GUATEMALA CITY, Guatemala — The Central American countries of Guatemala, El Salvador and Honduras have some of the world’s highest rates of violent crime. Extortion by criminal gangs is a serious problem and has turned the lives of many impoverished workers into a nightmare. Many Central American workers have their already low wages extorted while many of their employers’ profits are also extorted. Those who refuse to pay are often killed.
Extortion has had the worst effect on public transit systems. Bus and taxi companies and their drivers are regularly extorted not only by major gangs such as 18th Street and the Maras but also by independent extortion rings. Extortionists often demand very high portions of the wages earned by drivers and many drivers and their companies face payment demands by multiple extortionists, sometimes more than five.
As a result, many refuse to pay. This makes bus drivers one of the top targets of extortion related murders and has made public transit systems in major cities dangerous to use, although many riders have no choice. Last year in Guatemala, 412 people were killed on public transportation, most on buses in the capital. The deaths included 102 bus drivers, 35 taxi drivers, 102 passengers and 33 helpers.
In less than 10 years, more than 900 bus drivers have been killed in Guatemala. Despite a heavy presence of armed patrols and many measures taken by the government in an effort to combat extortion, the killings continue and in the first two months of this year 42 people were killed.
Transit systems in El Salvador and Honduras are also suffering from extortion-related violence. In El Salvador, 625 bus drivers were murdered between 2006 and 2011. Gangs extort an estimated $36 million a year from bus companies, amounting to 10 to 25 percent of their profits. In 2012 the government instituted a program providing military escorts for buses but was forced to abandon it because of a lack of funds.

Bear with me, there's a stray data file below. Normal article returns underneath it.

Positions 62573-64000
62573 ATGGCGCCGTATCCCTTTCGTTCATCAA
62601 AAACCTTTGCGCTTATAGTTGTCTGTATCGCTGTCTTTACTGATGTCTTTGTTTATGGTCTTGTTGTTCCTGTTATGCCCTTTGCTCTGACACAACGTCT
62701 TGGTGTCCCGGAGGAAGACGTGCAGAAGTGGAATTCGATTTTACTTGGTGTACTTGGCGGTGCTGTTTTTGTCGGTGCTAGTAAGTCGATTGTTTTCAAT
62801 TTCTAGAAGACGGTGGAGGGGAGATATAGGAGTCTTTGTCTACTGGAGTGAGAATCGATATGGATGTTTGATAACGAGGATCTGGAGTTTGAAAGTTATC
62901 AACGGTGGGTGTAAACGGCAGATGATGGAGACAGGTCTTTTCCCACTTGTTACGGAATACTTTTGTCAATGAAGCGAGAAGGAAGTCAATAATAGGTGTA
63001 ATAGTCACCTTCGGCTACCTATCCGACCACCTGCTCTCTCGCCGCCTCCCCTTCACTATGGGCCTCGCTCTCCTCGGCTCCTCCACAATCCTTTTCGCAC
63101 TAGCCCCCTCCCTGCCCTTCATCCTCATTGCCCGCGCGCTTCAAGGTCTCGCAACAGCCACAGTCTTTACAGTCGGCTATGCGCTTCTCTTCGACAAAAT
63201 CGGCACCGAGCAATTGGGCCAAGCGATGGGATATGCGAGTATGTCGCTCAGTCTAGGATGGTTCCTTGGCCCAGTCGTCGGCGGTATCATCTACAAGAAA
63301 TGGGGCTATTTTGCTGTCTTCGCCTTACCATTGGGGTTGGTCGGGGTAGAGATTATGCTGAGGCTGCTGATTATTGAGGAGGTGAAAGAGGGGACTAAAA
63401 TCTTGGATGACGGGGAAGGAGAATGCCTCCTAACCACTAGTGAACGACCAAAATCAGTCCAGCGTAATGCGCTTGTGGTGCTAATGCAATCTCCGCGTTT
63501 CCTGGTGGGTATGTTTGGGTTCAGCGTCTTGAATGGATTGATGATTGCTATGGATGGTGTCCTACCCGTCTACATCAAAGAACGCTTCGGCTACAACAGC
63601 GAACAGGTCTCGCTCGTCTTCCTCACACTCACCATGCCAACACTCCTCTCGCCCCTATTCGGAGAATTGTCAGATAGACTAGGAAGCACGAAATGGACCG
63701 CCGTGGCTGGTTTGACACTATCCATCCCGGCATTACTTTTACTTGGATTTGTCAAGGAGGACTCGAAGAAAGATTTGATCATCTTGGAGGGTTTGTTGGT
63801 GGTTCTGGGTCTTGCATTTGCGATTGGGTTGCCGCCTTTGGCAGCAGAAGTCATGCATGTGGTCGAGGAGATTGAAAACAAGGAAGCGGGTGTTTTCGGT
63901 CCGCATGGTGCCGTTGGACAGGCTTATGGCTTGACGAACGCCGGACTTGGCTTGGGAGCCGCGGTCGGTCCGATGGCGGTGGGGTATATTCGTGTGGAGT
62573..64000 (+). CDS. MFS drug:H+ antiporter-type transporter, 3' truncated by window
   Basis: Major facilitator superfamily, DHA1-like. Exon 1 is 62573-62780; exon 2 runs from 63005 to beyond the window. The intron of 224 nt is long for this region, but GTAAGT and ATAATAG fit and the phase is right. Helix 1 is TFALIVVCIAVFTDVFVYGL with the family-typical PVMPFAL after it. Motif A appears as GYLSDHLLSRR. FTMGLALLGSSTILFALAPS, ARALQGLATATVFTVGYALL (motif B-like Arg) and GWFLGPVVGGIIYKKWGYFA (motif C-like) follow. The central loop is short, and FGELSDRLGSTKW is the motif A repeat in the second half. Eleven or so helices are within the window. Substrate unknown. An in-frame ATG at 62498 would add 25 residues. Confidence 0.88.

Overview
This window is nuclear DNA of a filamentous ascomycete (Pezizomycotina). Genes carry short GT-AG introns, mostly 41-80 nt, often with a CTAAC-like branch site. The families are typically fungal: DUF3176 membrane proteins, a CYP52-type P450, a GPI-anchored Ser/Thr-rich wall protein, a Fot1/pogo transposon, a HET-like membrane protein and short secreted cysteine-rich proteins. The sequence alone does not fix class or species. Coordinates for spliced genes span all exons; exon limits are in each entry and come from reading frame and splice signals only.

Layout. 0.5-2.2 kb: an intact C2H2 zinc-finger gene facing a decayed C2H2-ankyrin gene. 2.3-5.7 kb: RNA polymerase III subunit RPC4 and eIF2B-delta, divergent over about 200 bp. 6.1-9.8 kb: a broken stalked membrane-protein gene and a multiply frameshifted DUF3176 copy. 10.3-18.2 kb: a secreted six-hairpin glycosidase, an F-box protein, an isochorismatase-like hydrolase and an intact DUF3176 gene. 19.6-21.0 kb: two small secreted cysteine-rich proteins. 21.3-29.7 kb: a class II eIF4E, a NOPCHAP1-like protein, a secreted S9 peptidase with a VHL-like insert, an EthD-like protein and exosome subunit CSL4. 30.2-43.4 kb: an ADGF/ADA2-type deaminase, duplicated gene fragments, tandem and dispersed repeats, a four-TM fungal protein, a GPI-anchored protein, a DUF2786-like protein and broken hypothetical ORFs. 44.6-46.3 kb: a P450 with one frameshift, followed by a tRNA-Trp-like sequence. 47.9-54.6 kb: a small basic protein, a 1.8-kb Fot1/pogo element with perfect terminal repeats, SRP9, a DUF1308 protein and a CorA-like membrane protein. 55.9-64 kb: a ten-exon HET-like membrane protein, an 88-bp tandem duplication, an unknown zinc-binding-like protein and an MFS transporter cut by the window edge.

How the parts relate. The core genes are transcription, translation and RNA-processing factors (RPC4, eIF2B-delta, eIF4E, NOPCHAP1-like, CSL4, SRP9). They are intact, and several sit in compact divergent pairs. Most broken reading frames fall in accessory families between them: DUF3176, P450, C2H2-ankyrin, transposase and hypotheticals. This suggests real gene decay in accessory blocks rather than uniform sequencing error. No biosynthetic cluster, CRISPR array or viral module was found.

In Honduras, 240 people on public transportation were killed between 2010 and 2014. Most were bus and taxi drivers. There were two public transit strikes last year by workers angered by the government’s inaction, one in February and one in October. The October strike ended with the government agreeing to deploy military forces to help protect drivers, but the violence continues.
Transportation companies face a lot of turnover as many drivers quit a few days after starting once they’ve been robbed and threatened. But many drivers don’t have that luxury and have no other way to make a living and provide for their families. The pay is low, an average of $38 a day in Guatemala, but after paying off extortionists, many come home with less than $150 each month.
Many drivers are forced to quit or take time off because of PTSD and other health problems caused by extortion-related violence. Once they do, their families are forced to find other ways to provide for themselves. Not only is it a huge tragedy for a family when a driver is killed, it is also a financial disaster. Widowed families receive minor pension payments to help keep them afloat, but it is not enough to live on.
Transit workers aren’t the only ones suffering from extortion. Local businesses are also popular targets, including establishments in major cities. This has discouraged many from opening new businesses and forces many businesses to close. Extortionists aim to take as much money as they can without driving an establishment out of business, but many end up closing anyway, either because they can’t stay afloat or do not want to face the risk of violence. Extortion has forced thousands of businesses in the region to shut down.
For workers in many parts of Central America, making ends meet involves more than the usual long hours and hard work, it also involves risking one’s life and dealing with extortion gangs. The fact that it has become so difficult to find safe employment in many parts of the region has in turn fueled an increase of Central American migrant workers coming to the U.S. in search of safer and higher paying jobs.
– Matt Lesso